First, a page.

As A Kid, Church Wasn’t a Choice — And It’s The Same For My Kids
By Maria Baranowski
Photo © beachbumledford/Twenty20
May 11, 2022
I was raised to go to church every Sunday.
I grew up praying the rosary every day and have participated in religious rituals such as fasting.
I received the sacraments of baptism, reconciliation, first communion and confirmation.
As a child, these behaviours were not choices.
"For the first time, as a young adult, the decision to go to church was mine."
It didn't once cross my mind that I might have options. Because certainly, in my childhood home, I did not.
When I moved away from home to go to university, there was a church a couple of blocks away from my apartment that I attended every Sunday. By that time, going to church was a habit and provided a connection to where I came from.
For the first time, as a young adult, the decision to go to church was mine.
I am now a parent of three.
And you would have to ask my sons to know how they feel about going to church every Sunday.
I’m sure it helps that our congregation includes many families with young children. They are by no means the only kids around.
Just like when I was a child, their attendance is not optional.
And as a parent in 2022, I know it’s risky to admit that I’m OK with that.
"Just like when I was a child, their attendance is not optional."
While they may have no say in church, I do make sure there are other opportunities in their lives where they get to make the call.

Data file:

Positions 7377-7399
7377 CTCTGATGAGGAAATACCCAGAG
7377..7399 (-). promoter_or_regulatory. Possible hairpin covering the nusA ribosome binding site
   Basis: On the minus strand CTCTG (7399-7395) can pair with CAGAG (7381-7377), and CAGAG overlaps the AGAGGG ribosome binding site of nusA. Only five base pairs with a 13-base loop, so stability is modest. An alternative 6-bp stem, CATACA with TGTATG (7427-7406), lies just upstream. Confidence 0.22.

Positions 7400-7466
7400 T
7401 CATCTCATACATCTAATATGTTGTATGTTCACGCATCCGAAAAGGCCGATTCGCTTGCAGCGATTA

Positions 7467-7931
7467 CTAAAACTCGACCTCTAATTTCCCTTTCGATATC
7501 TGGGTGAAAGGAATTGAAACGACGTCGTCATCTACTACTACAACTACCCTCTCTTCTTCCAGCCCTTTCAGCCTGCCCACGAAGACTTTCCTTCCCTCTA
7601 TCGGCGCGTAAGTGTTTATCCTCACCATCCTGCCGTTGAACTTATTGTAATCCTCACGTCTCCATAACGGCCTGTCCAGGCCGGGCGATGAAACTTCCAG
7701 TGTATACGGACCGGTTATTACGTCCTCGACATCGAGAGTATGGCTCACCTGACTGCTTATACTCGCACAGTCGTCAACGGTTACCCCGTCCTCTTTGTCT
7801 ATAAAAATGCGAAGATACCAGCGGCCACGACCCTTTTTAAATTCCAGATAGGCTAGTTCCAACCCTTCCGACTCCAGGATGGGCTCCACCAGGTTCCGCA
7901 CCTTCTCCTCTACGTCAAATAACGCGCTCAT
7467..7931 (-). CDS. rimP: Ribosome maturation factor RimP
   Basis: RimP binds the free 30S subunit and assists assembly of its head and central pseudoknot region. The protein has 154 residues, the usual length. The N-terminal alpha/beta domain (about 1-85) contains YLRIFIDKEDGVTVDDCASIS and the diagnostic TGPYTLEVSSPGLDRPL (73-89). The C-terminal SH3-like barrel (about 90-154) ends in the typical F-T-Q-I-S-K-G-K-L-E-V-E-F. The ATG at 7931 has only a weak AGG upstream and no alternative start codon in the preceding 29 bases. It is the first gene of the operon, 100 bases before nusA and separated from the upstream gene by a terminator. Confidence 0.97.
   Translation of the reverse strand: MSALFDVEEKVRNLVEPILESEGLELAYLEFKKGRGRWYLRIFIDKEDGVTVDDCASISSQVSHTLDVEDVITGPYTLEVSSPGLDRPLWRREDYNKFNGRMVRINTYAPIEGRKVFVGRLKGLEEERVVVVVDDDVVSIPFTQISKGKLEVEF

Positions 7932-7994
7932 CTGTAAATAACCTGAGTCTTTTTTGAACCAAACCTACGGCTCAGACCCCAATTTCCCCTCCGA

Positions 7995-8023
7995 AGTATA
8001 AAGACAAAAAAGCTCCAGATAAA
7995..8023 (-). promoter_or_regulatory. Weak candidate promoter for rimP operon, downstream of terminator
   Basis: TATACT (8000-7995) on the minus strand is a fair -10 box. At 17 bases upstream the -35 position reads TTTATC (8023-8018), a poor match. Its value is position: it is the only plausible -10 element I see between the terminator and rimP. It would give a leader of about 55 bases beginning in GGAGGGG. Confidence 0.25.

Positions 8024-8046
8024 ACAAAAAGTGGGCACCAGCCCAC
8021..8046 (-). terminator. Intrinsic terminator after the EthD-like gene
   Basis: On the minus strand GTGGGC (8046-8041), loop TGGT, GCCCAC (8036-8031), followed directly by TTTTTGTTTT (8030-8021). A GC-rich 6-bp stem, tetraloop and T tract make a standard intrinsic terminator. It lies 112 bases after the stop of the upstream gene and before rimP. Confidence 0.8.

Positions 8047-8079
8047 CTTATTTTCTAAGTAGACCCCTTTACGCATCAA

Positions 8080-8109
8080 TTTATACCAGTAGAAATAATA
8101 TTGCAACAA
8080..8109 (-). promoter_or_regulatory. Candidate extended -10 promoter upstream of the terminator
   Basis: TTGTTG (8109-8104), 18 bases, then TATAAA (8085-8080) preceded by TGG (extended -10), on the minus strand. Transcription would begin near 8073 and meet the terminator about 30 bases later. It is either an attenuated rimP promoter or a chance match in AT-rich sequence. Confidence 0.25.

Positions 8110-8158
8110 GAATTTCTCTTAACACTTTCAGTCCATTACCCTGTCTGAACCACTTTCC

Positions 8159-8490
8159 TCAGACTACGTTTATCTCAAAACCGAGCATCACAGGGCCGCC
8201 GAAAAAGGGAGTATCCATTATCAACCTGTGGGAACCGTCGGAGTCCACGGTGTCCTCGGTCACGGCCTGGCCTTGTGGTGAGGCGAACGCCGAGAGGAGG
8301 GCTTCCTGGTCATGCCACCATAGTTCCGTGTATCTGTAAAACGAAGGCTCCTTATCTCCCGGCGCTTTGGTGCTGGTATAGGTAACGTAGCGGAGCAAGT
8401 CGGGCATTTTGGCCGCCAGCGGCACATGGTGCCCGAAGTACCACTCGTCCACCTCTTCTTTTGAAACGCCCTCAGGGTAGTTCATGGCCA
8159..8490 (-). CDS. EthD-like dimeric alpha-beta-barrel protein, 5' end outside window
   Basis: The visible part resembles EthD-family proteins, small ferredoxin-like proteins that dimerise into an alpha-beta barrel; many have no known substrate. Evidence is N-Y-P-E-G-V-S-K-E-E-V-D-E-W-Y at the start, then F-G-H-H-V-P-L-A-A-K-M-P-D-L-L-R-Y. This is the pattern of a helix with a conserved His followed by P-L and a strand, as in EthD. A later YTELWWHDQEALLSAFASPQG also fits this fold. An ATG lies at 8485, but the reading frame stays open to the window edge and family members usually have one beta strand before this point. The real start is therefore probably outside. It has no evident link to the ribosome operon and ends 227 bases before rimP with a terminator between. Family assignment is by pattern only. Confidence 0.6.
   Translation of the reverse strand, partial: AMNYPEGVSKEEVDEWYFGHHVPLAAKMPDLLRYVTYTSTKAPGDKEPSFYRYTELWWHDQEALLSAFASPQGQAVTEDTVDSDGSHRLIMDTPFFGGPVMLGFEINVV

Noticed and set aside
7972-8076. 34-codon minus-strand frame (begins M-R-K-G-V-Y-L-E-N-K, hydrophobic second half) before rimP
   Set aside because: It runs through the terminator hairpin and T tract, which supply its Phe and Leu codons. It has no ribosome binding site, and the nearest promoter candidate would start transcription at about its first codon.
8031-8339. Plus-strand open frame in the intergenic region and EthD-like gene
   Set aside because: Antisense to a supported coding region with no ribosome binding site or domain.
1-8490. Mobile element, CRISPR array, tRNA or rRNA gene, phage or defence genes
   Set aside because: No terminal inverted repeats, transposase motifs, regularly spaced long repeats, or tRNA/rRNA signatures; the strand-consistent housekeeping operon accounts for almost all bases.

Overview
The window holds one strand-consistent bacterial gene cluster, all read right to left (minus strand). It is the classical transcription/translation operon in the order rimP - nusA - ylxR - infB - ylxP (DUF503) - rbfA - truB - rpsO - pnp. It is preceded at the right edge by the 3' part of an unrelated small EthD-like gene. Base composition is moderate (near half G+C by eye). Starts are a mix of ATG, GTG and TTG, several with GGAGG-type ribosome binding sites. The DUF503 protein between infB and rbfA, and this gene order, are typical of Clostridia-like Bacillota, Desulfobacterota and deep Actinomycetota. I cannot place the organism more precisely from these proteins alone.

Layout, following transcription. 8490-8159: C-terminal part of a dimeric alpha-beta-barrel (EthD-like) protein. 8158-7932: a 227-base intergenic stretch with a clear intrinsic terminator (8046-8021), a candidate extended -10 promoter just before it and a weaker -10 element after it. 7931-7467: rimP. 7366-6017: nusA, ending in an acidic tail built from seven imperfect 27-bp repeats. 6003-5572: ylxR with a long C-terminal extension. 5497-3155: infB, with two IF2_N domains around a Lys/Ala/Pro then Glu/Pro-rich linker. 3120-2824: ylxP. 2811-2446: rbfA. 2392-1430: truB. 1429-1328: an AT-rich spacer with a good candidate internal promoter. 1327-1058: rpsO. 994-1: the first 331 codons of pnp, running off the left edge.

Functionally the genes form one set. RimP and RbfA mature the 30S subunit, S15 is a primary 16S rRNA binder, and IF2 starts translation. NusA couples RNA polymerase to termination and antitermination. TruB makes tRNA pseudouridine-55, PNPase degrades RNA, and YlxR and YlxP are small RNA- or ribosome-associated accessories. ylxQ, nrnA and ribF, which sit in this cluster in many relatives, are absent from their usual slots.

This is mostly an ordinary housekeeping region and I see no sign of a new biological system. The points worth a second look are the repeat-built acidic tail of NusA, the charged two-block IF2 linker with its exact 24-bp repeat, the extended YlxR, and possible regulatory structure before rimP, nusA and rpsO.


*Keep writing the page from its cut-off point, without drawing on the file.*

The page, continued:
Going to church is just not one of them.
At this point in my life, going to mass is a weekly social, peaceful and joyful activity that I look forward to and genuinely enjoy.
In fact, I seek extra opportunities for myself or my family to hang out at church whether it’s faith formation, book club, bible study, family catechism, children’s choir or summer camp.
I beam from the pew watching my older sons altar serve — and my youngest can’t wait for his turn to join them!
Easter just passed, which means our family celebrated Lent.
We ate pączki doughnuts on Tlusty Czwartek, went to church on Ash Wednesday, read daily reflections about the lives of saints, went to reconciliation, attended the stations of the cross, brought home blessed palms on Palm Sunday, fasted on Good Friday, blessed a basket of food on Holy Saturday (Grandma’s Easter bread is a favourite), feasted with family and celebrated the Paschal Triduum by attending mass.
Of course, we also searched for chocolates from the Easter bunny!
And finally, on Easter Monday, my boys awoke to a light splash of water — our own version of Śmigus-dyngus.
"I know that for some religion can be perceived as oppressive or unnecessary. I feel grateful that that has not been my experience."
I love all of these traditions.
I know that for some religion can be perceived as oppressive or unnecessary. I feel grateful that that has not been my experience.
My faith is my strength. I can’t think of anything more peaceful than sitting in that church pew, and I don’t want to know a Sunday where I am not there.
Even when I travel, I find it comforting to share the same familiar rituals with people I don’t know in places I have never been.
The more birthdays I celebrate, the more I want to become just like how I remember my Baba.
And if I should be so lucky to get to spend my golden years like she did — sitting near the front at daily mass, singing in the choir with friends, post-mass rituals like grabbing coffee, praying the rosary in a big ole red upholstered rocking chair, evenings of bingo and Wheel of Fortune — then I will be one very happy lady.
All I can do is hope that my kids will find the joy and comfort of these rituals too.
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